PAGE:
Case managers may not be in charge of all their patients’ discharge education, but it is their responsibility to make sure that patients receive the education they need to care for themselves at home and that they understand it, or that referrals are made after discharge to continue their education, says Linda Sallee, RN, MS, CMAC, ACM, IQCI, director for Huron Healthcare with headquarters in Chicago.

“Case managers need to make sure patients have a follow-up phone call and the name and number of someone to contact if they have questions, can’t get their medication, or have symptoms,” Sallee says.

The entire staff has to engage the patient in preparing for discharge, says Jackie Birmingham, RN, BSN, MS, CMAC, vice president emerita of clinical leadership for Curaspan Health Group, a Newton, MA-based healthcare transition management software firm. Case managers should make the rest of the healthcare team aware of the impact it has on patients when you just hand them discharge instructions as they prepare to go home, she adds.

“Thanks to the Star Ratings, we now have evidence that almost half of patients don’t understand. The hospital staff often doesn’t understand the business end of the hospital. They may not know about HCAHPS, their hospital’s scores, and what they mean. Case managers must be educators on the nursing unit about the HCAHPS and patient education,” Birmingham says.

Discharge teaching isn’t effective if it’s done right at discharge, says Eric Heil, co-founder and chief executive officer at RightCare, a healthcare information technology company based in Horsham, PA.

Instead of trying to teach patients what they need to do to care for themselves at home at the end of the stay when they are eager to go home or anxious about going home, start the conversation early in the stay, or before the stay if it’s an elective procedure, he recommends.

This means that case managers need to identify patients who will need extensive instructions at admission, alert the nursing staff, and to work with the patients throughout the stay to prepare them for discharge, he adds.

Heil suggests breaking the discharge teaching down into short segments and giving patients written instructions to study while they are in the hospital so they will have time to ask questions.

Make sure you’re talking about whoever is going to care for the patient once he or she gets home, Sallee says. Make sure the written discharge information has a place for patients to write questions so they’ll be prepared when they get a follow-up phone call or see their physician. Include information on who to contact if they have questions about their care or if services such as home health or durable medical equipment don’t show up, Sallee adds.

Develop a relationship with patients early in the hospital stay and repeatedly reinforce the discharge information, says Toni Cesta, RN, PhD, FAAN, partner and consultant in Dallas-based Case Management Concepts.

Go into patients’ rooms, sit down, and look like you have time to talk, she suggests. Discuss the importance of taking their medication as instructed and make sure they have a way to get prescriptions filled and can afford to pay for the medication, she says.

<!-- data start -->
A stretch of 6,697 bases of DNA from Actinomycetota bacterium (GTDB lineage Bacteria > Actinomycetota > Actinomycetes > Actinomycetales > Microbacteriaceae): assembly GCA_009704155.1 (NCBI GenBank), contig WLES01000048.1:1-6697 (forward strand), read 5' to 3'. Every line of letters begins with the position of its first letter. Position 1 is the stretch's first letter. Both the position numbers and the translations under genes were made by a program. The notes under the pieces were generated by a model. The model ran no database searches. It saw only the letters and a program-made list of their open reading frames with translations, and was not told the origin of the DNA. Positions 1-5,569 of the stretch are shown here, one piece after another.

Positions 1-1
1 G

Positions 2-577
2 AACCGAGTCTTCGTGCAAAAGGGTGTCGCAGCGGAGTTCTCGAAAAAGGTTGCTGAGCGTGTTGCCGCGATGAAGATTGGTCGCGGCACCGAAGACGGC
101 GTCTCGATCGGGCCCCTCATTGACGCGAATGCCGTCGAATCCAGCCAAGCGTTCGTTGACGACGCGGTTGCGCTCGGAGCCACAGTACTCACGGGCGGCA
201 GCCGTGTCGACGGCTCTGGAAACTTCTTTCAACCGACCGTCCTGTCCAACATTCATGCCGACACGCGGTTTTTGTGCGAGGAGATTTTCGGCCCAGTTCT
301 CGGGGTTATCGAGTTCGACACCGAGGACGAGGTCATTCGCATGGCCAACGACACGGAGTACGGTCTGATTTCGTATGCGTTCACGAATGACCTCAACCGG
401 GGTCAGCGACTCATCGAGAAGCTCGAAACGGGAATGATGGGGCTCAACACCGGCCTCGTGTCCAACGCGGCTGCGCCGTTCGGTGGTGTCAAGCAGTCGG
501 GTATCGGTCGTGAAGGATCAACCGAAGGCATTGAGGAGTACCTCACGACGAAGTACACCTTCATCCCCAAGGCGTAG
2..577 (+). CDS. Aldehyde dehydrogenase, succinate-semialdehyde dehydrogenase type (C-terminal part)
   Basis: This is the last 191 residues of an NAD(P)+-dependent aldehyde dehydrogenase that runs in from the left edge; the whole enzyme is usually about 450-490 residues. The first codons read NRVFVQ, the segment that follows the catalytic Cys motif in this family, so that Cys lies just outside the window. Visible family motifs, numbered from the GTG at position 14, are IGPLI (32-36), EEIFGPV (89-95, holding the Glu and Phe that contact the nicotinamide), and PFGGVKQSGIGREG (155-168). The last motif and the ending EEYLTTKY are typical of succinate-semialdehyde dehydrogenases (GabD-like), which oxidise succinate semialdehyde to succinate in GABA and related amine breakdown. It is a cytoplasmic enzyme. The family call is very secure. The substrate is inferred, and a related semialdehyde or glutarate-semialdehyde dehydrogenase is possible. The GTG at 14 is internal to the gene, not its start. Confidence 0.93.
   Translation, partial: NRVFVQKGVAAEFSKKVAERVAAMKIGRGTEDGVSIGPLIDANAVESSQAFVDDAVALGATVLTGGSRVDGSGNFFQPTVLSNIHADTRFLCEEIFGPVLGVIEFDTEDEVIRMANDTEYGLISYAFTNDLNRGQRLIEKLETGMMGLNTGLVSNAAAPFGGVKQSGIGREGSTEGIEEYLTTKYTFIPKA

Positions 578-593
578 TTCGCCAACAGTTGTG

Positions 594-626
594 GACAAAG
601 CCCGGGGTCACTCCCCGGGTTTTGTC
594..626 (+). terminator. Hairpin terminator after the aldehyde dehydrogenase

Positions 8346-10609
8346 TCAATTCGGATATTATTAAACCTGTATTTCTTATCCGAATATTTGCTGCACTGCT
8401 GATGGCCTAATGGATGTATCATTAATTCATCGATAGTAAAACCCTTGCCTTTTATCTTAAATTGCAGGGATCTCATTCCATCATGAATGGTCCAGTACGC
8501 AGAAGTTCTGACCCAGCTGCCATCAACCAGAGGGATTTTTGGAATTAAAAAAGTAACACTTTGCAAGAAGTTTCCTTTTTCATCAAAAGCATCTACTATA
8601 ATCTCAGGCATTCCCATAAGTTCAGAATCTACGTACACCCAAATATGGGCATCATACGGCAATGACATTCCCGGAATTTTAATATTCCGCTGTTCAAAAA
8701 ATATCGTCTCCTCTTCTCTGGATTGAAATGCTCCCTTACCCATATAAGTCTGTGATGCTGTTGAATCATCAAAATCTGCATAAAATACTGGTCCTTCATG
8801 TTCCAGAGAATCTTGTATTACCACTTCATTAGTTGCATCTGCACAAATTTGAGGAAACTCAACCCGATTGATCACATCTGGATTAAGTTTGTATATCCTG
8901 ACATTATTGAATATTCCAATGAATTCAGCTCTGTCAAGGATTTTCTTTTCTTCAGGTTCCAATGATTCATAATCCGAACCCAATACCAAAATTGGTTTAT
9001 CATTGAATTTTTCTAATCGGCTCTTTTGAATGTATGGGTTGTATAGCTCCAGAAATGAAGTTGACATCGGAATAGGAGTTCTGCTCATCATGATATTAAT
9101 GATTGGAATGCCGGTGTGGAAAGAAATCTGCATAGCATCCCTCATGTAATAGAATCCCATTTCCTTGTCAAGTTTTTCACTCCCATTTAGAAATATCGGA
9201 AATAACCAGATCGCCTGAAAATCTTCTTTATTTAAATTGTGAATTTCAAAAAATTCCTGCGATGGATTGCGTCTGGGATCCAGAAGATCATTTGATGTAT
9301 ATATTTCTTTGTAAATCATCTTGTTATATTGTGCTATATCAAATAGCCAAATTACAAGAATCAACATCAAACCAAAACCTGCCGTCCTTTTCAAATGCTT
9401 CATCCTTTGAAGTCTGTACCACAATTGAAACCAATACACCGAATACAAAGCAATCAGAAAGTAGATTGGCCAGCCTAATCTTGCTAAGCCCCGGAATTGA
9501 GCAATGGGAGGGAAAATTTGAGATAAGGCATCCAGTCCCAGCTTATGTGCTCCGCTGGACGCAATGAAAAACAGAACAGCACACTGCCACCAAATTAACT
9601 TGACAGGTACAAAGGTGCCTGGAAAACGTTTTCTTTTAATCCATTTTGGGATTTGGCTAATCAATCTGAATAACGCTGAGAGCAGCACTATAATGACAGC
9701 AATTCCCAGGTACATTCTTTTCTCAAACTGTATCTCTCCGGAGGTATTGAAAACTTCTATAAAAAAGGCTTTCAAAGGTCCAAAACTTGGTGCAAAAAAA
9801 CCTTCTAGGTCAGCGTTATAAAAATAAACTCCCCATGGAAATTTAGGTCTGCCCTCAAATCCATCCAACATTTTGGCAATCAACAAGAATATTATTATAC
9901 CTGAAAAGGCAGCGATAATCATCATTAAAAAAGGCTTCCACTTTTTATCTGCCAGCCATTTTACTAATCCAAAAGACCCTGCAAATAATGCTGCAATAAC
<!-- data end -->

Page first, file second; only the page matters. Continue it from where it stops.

When patients report on the HCAHPS that they weren’t told about their discharge medications, it comes back to healthcare professionals’ inability to communicate with patients, Cesta says.

Educate your patients on the importance of scheduling a follow-up visit with their doctor after discharge and make sure they have a timely appointment and a way to get there, Cesta says.

When patients are going to have home health services, prepare them about what to expect, says Wanda Pell, MHA, BSN, director of Novia Strategies, a national healthcare consulting firm.

“Some patients think ‘home health services’ means somebody is going to be in the home taking care of them 24/7. They are disappointed and unhappy when they find out differently. Properly setting the patient’s and family’s expectations is paramount,” she adds.

Heil has worked with hospitals that allow the home health nurse who will be seeing the patient after discharge visit in the hospital. “This way, the patient won’t be opening the door to a stranger. Establishing a relationship before discharge can make a huge difference,” he adds.

Call patients after discharge to check on how they’re doing and to make sure they have filled their prescriptions and have an appointment with a physician, Cesta says.

Patients’ healthcare literacy plays a significant role in their responses to the HCAHPS questions, says John Zelem, MD, FACS, vice president, compliance and physician education at Executive Health Resources, a Newtown Square, PA, consulting firm.

“If there is a language barrier or they don’t understand their discharge instructions because they are too technical, it can be reflected in their answers to the HCAHPS,” Zelem says.

Give your discharge instructions in simple English or, in the case of patients who aren’t fluent in English, in the language they prefer. Give them materials that are concise and easy to read to supplement what you are telling them. Use the teach-back method to make sure they understand.

Case managers need to stop thinking about a “discharge plan” and start thinking about a “transition plan,” Sallee says.

“It’s no longer about just getting a patient out of the hospital and back home or to a skilled nursing facility. It’s about helping the patient transition to the next level of care with all the resources needed,” she says.